In Episode 157 of Security Now,Steve Gibson and Leo Laporte discuss the recently discovered security issues with DNS. In particular, the cost of making a good fix in terms of bandwidth and computation capacity. Fundamentally, according to Steve, today’s DNS servers are running at a fairly high load, and there is no room to improve the security of DNS updates by for example sending extra UDP packets or switching to TCP/IP. As this theoretically means a doubling or tripling of the number of packets per query, I can believe that. The “real solutions” to DNS problems should lie in the adoption of a truly secured protocol like DNSSEC. As this uses public key crypto (PKC), it would add a processing load to the servers that would kill the DNS servers on the CPU side instead…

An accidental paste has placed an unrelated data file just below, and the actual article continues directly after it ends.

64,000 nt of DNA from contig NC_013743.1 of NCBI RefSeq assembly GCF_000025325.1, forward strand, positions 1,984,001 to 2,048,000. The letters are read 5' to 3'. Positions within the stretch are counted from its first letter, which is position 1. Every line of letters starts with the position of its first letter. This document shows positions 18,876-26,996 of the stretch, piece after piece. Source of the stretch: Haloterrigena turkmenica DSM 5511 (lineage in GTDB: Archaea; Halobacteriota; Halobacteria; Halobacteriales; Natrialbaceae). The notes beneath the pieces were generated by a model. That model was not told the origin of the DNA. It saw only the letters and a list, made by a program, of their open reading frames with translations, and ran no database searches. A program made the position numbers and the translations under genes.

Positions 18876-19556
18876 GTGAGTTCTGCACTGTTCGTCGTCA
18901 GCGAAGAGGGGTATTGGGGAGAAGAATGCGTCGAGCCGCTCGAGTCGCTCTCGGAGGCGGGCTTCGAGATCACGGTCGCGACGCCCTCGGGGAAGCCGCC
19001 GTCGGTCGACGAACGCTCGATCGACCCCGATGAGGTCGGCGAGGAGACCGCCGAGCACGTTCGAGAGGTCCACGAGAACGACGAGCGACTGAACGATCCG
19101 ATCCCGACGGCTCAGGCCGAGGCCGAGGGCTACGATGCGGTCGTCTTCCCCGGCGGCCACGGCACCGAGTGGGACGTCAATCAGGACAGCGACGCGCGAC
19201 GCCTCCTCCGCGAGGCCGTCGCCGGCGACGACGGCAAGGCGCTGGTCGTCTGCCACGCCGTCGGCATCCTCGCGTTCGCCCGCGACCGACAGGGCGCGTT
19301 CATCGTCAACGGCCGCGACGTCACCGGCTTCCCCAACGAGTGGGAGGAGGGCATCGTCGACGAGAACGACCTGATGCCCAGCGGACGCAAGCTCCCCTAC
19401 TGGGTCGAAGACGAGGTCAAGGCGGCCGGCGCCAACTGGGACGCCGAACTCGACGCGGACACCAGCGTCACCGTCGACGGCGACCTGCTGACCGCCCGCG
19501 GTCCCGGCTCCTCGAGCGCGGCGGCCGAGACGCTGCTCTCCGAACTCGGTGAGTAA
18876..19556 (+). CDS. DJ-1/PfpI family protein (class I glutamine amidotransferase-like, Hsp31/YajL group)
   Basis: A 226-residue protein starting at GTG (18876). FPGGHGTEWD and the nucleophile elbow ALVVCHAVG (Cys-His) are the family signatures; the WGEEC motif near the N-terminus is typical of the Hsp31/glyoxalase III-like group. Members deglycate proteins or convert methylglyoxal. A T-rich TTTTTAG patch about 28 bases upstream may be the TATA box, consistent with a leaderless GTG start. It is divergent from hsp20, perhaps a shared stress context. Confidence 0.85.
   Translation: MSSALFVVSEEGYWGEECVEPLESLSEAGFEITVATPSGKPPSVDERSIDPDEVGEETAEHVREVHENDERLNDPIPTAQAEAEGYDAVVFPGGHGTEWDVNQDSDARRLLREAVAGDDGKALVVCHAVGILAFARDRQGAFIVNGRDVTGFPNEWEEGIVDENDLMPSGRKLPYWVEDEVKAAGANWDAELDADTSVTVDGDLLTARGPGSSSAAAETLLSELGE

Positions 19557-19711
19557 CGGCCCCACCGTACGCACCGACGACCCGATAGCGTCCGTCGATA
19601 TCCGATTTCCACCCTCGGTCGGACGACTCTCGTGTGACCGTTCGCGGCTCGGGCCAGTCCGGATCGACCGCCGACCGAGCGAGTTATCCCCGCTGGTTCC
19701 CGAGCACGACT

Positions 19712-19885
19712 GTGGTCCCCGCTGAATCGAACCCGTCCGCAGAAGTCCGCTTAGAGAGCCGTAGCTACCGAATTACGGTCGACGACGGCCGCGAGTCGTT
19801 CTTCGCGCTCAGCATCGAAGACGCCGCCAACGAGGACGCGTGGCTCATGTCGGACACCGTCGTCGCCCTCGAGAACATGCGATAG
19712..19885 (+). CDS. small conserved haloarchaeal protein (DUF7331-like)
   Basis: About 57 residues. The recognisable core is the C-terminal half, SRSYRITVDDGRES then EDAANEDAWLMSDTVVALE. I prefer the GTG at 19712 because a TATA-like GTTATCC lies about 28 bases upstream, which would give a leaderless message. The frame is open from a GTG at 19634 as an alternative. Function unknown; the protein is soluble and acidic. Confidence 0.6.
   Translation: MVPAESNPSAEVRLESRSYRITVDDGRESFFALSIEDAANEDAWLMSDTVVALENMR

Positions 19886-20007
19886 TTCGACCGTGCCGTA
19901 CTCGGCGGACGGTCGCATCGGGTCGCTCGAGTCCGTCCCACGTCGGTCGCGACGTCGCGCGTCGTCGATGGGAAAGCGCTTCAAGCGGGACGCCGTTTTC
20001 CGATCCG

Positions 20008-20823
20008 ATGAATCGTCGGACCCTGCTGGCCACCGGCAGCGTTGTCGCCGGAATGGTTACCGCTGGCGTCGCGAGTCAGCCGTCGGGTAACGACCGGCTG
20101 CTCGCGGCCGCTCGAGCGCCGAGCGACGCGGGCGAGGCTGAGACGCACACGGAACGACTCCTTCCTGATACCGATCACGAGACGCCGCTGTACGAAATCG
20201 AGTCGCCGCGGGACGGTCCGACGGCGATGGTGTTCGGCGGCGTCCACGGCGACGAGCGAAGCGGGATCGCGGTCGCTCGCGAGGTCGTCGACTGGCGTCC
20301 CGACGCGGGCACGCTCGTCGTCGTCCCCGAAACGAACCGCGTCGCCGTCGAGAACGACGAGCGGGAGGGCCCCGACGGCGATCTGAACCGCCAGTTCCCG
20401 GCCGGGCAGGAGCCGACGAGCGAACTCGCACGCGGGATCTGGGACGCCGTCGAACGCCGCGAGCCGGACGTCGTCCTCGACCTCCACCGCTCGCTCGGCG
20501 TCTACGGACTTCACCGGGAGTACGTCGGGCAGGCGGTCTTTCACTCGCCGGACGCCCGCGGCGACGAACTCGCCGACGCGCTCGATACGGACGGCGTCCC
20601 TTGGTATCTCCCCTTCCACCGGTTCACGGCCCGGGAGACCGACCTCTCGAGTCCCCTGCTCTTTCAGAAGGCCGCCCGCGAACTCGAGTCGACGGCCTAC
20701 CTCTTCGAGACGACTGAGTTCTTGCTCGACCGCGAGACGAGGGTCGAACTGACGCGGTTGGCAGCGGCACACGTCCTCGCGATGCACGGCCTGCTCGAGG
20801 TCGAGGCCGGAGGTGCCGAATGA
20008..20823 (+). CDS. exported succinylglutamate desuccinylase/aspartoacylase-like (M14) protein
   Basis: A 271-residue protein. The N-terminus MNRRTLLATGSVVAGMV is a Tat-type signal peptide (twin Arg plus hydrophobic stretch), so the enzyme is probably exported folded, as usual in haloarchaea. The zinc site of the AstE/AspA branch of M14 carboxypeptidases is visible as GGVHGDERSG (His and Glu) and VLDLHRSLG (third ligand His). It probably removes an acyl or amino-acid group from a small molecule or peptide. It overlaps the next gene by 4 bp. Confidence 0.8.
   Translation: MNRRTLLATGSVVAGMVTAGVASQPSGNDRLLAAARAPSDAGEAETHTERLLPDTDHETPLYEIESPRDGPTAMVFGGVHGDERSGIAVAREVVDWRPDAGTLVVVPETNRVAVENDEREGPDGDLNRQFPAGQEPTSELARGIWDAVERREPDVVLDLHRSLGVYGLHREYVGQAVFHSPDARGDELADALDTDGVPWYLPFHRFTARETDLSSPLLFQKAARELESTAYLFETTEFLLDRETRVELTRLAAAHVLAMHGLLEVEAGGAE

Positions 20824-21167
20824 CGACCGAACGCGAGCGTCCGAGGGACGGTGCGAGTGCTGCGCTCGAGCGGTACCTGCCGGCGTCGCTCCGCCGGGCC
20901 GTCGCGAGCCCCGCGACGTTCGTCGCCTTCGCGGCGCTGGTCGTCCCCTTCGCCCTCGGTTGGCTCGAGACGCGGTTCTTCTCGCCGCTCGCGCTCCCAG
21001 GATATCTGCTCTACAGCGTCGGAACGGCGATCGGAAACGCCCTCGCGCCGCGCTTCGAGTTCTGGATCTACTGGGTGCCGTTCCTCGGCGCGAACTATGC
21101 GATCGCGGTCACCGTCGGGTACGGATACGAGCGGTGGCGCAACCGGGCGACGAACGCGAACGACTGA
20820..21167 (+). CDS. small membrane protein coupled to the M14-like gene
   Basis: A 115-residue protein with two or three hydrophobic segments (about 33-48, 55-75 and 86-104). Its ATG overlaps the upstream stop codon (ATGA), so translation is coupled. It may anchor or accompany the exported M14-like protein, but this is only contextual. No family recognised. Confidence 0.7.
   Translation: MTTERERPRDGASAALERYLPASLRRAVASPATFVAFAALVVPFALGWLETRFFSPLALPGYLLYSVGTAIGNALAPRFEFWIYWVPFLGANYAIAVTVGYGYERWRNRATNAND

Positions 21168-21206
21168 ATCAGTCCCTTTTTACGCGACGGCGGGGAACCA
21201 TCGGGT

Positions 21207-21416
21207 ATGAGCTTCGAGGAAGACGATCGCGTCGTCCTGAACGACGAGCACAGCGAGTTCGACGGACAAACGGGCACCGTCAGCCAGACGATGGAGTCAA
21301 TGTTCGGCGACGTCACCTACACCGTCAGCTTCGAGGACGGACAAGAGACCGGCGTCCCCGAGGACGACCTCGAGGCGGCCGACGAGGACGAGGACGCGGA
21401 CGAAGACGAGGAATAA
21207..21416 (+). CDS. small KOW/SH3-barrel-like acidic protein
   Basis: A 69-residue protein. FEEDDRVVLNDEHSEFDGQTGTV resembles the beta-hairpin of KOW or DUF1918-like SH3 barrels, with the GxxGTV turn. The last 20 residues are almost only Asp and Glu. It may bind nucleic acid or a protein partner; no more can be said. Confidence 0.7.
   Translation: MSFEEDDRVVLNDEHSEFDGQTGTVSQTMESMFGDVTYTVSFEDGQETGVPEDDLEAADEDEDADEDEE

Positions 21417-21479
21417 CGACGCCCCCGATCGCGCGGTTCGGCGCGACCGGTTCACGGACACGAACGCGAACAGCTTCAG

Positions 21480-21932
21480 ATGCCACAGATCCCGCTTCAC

Since Steve is a general PC guy, he seems to have a hard time acknowledging that you need anything but an x86 processor (or a few). However, in this episode he did note that this would greatly benefit from special-purpose acceleration hardware for PKC. So here is a clear-cut case where the addition of specialized accelerators make sense even in what is considered “general” computing. This is a favorite theme of mine, see previous blog posts like the Kunle Olukotun Interview, IBM z10 accelerators, and my Niagara 2 writeup.
So here we have it: special-purpose acceleration will save the Internet, and the only architecture missing processors with good crypto accelerators seems to be x86. SPARC, Power Arch, and zSeries all have chips with accelerators on them. One would presume that either AMD or Intel — maybe more likely AMD who are now working hard on integrating things like GPUs on their chips — will soon release an x86 with this kind of support. It is also a case where general multicore use does not really make much sense, as using an additional general-purpose core is going to have much worse performance per energy or per area than a dedicated accelerator.
The future is heterogeneous and full of accelerators, I still believe that is the case.